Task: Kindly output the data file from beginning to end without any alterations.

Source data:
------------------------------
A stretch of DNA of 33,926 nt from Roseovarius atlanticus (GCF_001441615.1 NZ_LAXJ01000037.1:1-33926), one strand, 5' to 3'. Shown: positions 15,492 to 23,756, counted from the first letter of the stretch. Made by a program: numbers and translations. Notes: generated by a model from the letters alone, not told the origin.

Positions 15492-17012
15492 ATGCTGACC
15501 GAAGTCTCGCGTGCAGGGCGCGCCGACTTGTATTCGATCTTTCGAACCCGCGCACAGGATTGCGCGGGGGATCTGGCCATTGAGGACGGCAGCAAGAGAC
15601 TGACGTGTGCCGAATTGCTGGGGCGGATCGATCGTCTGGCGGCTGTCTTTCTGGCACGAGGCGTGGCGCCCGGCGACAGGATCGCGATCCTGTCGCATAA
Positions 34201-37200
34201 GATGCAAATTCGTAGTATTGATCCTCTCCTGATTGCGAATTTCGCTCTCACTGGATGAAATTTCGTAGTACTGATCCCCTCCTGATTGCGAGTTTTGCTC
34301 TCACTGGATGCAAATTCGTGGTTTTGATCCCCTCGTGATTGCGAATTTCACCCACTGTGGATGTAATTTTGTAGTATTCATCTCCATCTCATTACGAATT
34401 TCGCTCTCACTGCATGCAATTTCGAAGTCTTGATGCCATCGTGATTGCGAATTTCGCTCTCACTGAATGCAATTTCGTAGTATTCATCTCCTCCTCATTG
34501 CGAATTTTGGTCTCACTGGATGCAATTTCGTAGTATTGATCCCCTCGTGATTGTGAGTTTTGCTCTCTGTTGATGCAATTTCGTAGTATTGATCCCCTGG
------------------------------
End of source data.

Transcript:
A stretch of DNA of 33,926 nt from Roseovarius atlanticus (GCF_001441615.1 NZ_LAXJ01000037.1:1-33926), one strand, 5' to 3'. Shown: positions 15,492 to 23,756, counted from the first letter of the stretch. Made by a program: numbers and translations. Notes: generated by a model from the letters alone, not told the origin.

Positions 15492-17012
15492 ATGCTGACC
15501 GAAGTCTCGCGTGCAGGGCGCGCCGACTTGTATTCGATCTTTCGAACCCGCGCACAGGATTGCGCGGGGGATCTGGCCATTGAGGACGGCAGCAAGAGAC
15601 TGACGTGTGCCGAATTGCTGGGGCGGATCGATCGTCTGGCGGCTGTCTTTCTGGCACGAGGCGTGGCGCCCGGCGACAGGATCGCGATCCTGTCGCATAA
Positions 34201-37200
34201 GATGCAAATTCGTAGTATTGATCCTCTCCTGATTGCGAATTTCGCTCTCACTGGATGAAATTTCGTAGTACTGATCCCCTCCTGATTGCGAGTTTTGCTC
34301 TCACTGGATGCAAATTCGTGGTTTTGATCCCCTCGTGATTGCGAATTTCACCCACTGTGGATGTAATTTTGTAGTATTCATCTCCATCTCATTACGAATT
34401 TCGCTCTCACTGCATGCAATTTCGAAGTCTTGATGCCATCGTGATTGCGAATTTCGCTCTCACTGAATGCAATTTCGTAGTATTCATCTCCTCCTCATTG
34501 CGAATTTTGGTCTCACTGGATGCAATTTCGTAGTATTGATCCCCTCGTGATTGTGAGTTTTGCTCTCTGTTGATGCAATTTCGTAGTATTGATCCCCTGG